Sitting with and drawing digital portraits of my 99 year old Grandma Pansy Mae in January of 2015 inspired me to begin “The Selfie Drawings” project. Being in the presence of someone who has witnessed so much radical social and cultural change, over the course of almost a century, motivated me to interpret, and then stage a series of reinterpretations of myself/selves, within the context of a post-digital age. Pansy Mae was a woman born before women had the right to vote in the United States, a woman with only an 8th grade education who raised my mother, and myself to never let our gender or our class (personally) deter us from pursuing our ambitions. Grandma is now 101 years old, and I wished her Happy Birthday in binary code this past December 31st.

“Nasty Woman” is a current meme that has really struck a chord with me. I have worn a “Nasty Woman” necklace everyday, since November 7th, (the day I picked it up from the studio of artist Yael Kanarek). Embracing the nomenclature that was meant to denigrate a woman has instead empowered and galvanized a collective of women as they face, and resist, the alarming possibilities of increased subjugation under Trump’s leadership.

I recently participated in the NASTY WOMEN exhibition in New York city, (which raised over $42,000 for Planned Parenthood), because I am such a woman, a nasty woman, a bitch, a Jezebel — a complex and empathetic human being who believes change and equality can only occur when we speak up, when we eschew “politeness” in the face of serious threats to our autonomy and personhood.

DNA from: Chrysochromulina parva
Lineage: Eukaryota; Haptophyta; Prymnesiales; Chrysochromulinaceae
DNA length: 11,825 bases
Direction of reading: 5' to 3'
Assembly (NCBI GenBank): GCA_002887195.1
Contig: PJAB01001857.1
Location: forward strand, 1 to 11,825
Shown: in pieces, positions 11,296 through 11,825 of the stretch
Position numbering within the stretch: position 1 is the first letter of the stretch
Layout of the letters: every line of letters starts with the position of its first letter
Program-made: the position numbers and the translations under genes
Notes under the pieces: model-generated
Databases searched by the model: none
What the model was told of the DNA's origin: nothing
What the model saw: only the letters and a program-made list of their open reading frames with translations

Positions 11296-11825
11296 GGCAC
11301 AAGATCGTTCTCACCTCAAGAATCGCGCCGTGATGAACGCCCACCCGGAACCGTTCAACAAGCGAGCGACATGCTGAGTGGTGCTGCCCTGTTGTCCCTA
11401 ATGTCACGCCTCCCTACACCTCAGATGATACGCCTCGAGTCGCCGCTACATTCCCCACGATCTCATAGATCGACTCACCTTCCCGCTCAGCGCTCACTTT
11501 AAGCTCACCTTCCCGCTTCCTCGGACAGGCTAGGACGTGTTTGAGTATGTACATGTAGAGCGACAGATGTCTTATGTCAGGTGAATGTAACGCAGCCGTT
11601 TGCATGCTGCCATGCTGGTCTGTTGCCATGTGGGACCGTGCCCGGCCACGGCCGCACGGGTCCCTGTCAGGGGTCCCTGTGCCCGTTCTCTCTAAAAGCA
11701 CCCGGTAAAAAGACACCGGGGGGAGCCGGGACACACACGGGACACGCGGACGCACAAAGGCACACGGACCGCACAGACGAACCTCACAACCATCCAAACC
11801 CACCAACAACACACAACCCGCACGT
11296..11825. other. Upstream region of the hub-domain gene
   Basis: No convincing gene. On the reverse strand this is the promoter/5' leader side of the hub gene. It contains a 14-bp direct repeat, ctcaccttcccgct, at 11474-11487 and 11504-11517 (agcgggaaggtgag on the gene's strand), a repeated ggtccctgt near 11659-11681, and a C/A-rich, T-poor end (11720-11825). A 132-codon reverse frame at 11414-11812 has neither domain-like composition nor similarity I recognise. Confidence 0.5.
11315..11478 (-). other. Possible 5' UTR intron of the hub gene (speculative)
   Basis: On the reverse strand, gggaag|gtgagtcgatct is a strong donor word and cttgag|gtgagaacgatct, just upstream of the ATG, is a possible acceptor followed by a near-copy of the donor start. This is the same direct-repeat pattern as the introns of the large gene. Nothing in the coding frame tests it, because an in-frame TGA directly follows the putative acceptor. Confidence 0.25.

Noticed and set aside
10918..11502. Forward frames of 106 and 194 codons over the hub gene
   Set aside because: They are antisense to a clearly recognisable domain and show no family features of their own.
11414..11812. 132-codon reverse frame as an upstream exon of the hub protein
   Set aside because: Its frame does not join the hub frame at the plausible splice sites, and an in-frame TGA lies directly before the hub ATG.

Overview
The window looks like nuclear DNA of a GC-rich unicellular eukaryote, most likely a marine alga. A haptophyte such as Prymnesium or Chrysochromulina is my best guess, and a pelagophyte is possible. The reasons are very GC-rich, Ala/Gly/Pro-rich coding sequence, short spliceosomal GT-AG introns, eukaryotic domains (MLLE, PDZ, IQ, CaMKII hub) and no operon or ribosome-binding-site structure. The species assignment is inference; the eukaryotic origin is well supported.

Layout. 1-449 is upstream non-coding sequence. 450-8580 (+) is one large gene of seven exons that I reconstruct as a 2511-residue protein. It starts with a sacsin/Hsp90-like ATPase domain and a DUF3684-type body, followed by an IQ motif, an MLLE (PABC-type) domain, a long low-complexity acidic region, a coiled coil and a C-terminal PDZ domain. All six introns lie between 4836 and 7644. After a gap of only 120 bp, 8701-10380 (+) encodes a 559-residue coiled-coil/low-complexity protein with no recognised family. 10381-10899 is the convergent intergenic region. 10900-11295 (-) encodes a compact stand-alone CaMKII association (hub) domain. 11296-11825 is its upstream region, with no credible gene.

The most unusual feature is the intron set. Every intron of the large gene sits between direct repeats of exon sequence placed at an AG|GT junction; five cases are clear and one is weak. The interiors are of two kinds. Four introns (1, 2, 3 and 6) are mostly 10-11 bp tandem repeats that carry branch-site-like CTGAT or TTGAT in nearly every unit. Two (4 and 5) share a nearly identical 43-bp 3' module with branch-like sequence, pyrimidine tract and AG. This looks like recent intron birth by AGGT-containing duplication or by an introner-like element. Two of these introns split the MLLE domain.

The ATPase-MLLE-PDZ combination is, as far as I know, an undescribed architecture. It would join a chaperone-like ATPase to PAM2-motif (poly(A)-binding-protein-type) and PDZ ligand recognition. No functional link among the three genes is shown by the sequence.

6. What’s the best piece of advice you can give to anyone thinking of starting up in the fields of art, technology and social change?

I’ve got a few bits of advice. First, as an artist, work; as a technologist, feel; and as an advocate for social change, empathize. Then toss up your FEW cards (feel, empathize and work) and apply them to other aspects of your life as well.

Secondly I suggest losing, if you possess, the sense of what you think you’re entitled to because you are more special and deserving than others. This doesn’t mean you deny the gifts you possess. Nor does it mean you eschew your ambitions or balk at your successes. Brand yourself, or your cause, by all means, if that informs your practice or generates support for your work. But the “I’m a genius, so I have the right to be licentious, egotistical and completely selfserving at the sacrifice of others” trope may (temporarily) get a man into the White House, but generally is tiresome, if not loathsome, to progressive art professionals.

7. Finally, could you recommend any reading materials or exhibitions past or present that you think would be great for the readers to view, and if so why?